From ‘aspirational’ to ‘inspirational.’
The majority of people who would like to see diversity in beauty/grooming advertising say they feel this way because it “reflects real life” (68%) and “shows that there are different ways to be beautiful" (56%). What’s more, almost half (47%) of beauty consumers say they have looked for/bought from brands with diversity or inclusivity in the last year and a quarter (24%) have shopped with beauty brands that are minority owned.
Indicating further desire for change among beauty brands, almost three-quarters of adults agree the beauty industry plays on women’s insecurities (73%) and society’s idea of beauty is too rigidly defined (72%). This points to opportunities for beauty brands to evolve away from these negative perceptions by inspiring and empowering consumers.
“Beauty marketing is increasingly shifting from ‘aspirational’ to ‘inspirational.’ Successful brands recognize that demonstrating a strong commitment to diversity and inclusion - whether through employment, advertising and/or product development - helps drive inspiration and empowerment,” said Clare Hennigan, Senior Beauty and Personal Care Analyst, at Mintel. “Brands have the opportunity to make a real impact by integrating different types of beauty diversity in a way, and at a place and time, that is truly authentic to them. For example, waiting until Pride Month in June to promote gender-neutral products could be perceived as a marketing stunt instead of a brand value. Brands that stand to win are the ones who have committed to diversity as an ongoing practice and genuinely listen to their audience to determine how those efforts are perceived.”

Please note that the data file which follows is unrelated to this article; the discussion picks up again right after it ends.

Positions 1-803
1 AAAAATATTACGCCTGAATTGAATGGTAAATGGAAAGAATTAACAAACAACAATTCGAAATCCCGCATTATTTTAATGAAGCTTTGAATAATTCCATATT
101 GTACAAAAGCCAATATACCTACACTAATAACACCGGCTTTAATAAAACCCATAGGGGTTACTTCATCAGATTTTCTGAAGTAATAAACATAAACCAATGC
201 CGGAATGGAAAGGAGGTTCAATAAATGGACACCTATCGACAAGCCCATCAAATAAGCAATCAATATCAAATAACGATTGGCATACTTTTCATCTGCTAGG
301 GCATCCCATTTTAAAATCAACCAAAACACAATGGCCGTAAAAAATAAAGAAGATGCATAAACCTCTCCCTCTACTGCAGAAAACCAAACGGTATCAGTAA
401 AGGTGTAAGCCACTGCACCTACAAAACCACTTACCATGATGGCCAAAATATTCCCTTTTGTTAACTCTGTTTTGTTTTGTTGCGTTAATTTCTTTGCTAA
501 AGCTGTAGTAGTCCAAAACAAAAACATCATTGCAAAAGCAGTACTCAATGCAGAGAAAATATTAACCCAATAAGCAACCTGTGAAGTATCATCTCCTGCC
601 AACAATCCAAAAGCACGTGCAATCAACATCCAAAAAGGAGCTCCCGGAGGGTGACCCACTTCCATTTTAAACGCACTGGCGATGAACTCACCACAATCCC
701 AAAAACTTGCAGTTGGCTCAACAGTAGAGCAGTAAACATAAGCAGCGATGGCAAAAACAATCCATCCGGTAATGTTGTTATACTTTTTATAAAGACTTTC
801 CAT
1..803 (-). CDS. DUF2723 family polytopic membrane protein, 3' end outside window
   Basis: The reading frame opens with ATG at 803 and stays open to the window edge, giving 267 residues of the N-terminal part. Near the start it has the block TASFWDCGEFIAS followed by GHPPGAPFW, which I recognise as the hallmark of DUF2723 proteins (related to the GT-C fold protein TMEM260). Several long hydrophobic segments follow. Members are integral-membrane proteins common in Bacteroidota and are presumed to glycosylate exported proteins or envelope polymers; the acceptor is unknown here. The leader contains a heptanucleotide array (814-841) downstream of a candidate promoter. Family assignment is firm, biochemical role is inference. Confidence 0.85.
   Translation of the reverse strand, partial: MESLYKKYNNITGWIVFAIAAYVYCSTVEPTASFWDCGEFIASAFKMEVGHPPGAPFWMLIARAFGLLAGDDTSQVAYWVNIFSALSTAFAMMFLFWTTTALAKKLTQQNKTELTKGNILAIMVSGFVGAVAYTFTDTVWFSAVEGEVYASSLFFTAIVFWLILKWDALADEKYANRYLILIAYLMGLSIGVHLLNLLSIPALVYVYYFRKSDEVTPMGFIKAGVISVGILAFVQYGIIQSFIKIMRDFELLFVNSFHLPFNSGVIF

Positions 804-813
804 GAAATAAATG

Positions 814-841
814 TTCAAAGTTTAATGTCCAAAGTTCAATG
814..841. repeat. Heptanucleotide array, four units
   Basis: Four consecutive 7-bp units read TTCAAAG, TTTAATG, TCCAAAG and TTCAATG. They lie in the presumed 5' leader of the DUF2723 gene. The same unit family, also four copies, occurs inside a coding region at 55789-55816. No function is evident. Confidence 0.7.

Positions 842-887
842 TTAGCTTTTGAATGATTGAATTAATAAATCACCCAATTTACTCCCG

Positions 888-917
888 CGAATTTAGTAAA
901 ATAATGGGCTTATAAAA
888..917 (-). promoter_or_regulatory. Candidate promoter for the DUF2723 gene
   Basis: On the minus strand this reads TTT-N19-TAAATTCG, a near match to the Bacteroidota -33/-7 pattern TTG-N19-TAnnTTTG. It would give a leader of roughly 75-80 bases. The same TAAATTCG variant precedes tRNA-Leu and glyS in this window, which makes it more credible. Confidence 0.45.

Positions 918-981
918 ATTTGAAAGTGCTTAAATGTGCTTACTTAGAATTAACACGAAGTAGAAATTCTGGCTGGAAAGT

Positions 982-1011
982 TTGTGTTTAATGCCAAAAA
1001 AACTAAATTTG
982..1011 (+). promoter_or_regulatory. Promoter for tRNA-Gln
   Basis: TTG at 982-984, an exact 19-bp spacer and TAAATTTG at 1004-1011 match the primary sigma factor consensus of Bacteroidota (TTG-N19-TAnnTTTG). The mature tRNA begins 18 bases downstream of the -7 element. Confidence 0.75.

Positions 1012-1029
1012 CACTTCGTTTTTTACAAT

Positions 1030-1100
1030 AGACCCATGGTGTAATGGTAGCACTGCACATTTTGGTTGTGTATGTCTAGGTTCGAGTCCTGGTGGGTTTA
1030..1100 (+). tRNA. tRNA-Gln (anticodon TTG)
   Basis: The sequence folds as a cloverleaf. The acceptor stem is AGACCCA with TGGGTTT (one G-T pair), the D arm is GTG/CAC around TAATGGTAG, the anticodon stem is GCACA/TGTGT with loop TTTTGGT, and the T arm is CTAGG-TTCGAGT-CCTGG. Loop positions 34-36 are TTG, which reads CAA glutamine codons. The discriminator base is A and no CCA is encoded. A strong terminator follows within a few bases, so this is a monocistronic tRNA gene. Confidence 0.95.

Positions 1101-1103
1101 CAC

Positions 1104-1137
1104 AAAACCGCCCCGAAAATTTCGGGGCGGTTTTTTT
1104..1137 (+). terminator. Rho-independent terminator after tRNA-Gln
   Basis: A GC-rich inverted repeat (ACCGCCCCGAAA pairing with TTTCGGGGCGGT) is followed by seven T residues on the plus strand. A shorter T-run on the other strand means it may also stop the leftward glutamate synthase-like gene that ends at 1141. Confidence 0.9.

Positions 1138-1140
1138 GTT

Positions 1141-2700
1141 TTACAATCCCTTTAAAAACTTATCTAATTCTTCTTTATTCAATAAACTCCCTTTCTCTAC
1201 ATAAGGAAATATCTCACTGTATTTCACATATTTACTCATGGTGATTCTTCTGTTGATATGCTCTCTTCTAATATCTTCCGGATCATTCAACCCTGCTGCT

Perceptions of diversity vary
However, understanding consumer perception of beauty inclusivity is complicated and nuanced, notes Mintel.
Indeed, half (52%) of consumers who use beauty products say affordable products indicate that a brand is inclusive, while 48% say a wide range of shades makes a brand inclusive. Two-fifths (39%) feel that when brands represent diverse groups in advertising that makes them inclusive. But inclusivity indicators also vary by life stage. For example, 55% of Baby Boomers  say brands with products that meet a variety of age-related needs are inclusive, while only 32% of Gen Z  agree. And 40% of Gen Z think brands that offer gender neutral products are inclusive compared to only 25% of Baby Boomers.
When consumers consider whether or not a beauty brand is inclusive, it is heavily dictated by whether the brand satisfies the consumer’s own needs - how accessible the brand is to them personally - underlining the importance of understanding core audience values and needs. “This approach has led to some brands developing hyper-personalized, inclusive products like the L’Oréal Perso, which is said to launch in 2021 and uses AI to create personalized skincare formulas. At the same time, other brands are exploring inclusivity through a minimalist or universal approach. Skincare brand Humanrace markets itself as ‘suitable for all humans.’ Whatever the approach, brands that are able to align their inclusivity efforts with the needs and expectations of their target audience will have greater commercial success,” concluded Hennigan.